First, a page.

print start_tabl e( ) ; 

if ($cart->error) 
{ 

// if the user tried to place an order and there was an error 
// when validating or charging the card, display it here, 
print table_row( 

tabl e_cel 1 ( "<f ont color=red>$cart->error</font>" 

,array( "col span " = >2) 
) 
); 
$cart->error = ""; 



// display a test card number in the form for this example by 

def aul t . 

// it has a valid format, and since we're not really trying 

// to charge any cards here, AuthorizeNet will accept it. 

if (empty ( $cart->cc_number ) ) { $cart->cc_number = "4912-7398-07156"; 



// pick Visa as the default type, to match the default test card 

number 

if (empty ( $cart->cc_type_code) ) ( $cart->cc_type_code = "vis"; ) 

// use the db_radi o_f i el d( ) function (defined in 

/book/functions/forms.php) 

// to display the accepted credit card types as radio button fields 



400 Part IV: Not So Simple Applications 

print tabl e_row( "<b>Credi t Card:</b>" 

db_radi o_f i el d( "cc_type_code" , "cc_types" , "cc_type_code" , "cc_type" 
, "cc_type_code" , $cart->cc_type_code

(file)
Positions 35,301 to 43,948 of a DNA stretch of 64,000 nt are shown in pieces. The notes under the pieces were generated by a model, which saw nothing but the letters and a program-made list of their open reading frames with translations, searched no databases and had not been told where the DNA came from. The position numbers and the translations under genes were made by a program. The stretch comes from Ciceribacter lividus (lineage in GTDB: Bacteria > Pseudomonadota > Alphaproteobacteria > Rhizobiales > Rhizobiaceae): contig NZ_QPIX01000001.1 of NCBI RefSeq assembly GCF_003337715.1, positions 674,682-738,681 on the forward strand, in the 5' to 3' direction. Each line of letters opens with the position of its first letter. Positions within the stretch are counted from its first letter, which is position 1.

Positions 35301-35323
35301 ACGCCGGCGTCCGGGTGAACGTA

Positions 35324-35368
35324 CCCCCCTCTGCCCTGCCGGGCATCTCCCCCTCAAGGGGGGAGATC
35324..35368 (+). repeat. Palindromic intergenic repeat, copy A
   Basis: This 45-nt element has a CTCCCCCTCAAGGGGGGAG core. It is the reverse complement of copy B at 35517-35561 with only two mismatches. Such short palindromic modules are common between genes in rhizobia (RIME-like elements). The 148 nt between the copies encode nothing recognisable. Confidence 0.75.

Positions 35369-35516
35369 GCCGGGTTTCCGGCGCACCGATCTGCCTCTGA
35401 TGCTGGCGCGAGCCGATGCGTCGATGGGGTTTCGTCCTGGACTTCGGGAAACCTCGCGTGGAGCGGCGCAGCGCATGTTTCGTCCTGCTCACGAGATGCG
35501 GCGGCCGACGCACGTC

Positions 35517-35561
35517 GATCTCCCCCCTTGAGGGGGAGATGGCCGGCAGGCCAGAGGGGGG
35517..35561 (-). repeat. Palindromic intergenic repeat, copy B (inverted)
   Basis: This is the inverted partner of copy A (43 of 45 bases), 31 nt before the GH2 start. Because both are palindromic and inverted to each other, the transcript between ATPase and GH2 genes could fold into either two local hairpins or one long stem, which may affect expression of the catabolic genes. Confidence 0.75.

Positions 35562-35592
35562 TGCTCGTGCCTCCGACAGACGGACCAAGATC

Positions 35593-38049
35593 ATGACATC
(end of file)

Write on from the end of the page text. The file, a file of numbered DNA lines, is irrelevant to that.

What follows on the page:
) 
); 

print tabl e_row( "<b>N umber :</b>" , text_f i el d( "cc_n umber" , $cart- 
>cc_number ,20) ) ; 

// set the variables used to enter the credit card expiration date 

// set the $months array to a list of possible months 
for ($i = 1; $i <= 12; $i++) ( $months[$i] = $i ; ) 

// set the $years array to a list of plausible years 
for ($i = 2000; $i <= 2005; $i++) ( $years[$i] = $i ; ) 

// use January 2001 as a default expiration date 

if (empty ( $cart->cc_exp_mon ) ) { $cart->cc_exp_mon = 1; } 

if (empty ( $cart->cc_exp_yr ) ) ( $cart->cc_exp_yr = 2001; ) 

print tabl e_row( "<b>Expires:</b>" 

, sel ect_f i el d( "cc_exp_mon" , Imonths , $cart->cc_exp_mon) 
. sel ect_f i el d( "cc_exp_yr" , $years , $cart->cc_exp_yr) 
); 
print end_tabl e( ) ; 

// save the ID of the address used in this order (if any) 
print hi dden_f i el d( "address_id" , $cart->address_i d) ; 

// display the order button 

print paragraph ( submi t_f iel d( "ordernow" , $order_button) ) ; 

pri nt end_form( ) ; 

include "end_page. php" ; 

?> 



Chapter 14: Shopping Cart 401 



Summary 



In this, the final application of the book, you've seen a few interesting things. 
You've learned that an application like a shopping cart requires some method of 
maintaining state. Probably the best way to maintain state with PHP for something 
like a shopping cart is with sessions. 

If you wish to process credit cards, you will need a secure server, an SSL certifi- 
cate, and a set of functions for processing cards. In this application we used the 
cURL functions for credit card processing, but there are two other function sets 
(PayfloPro and Cybercash) that you should look into.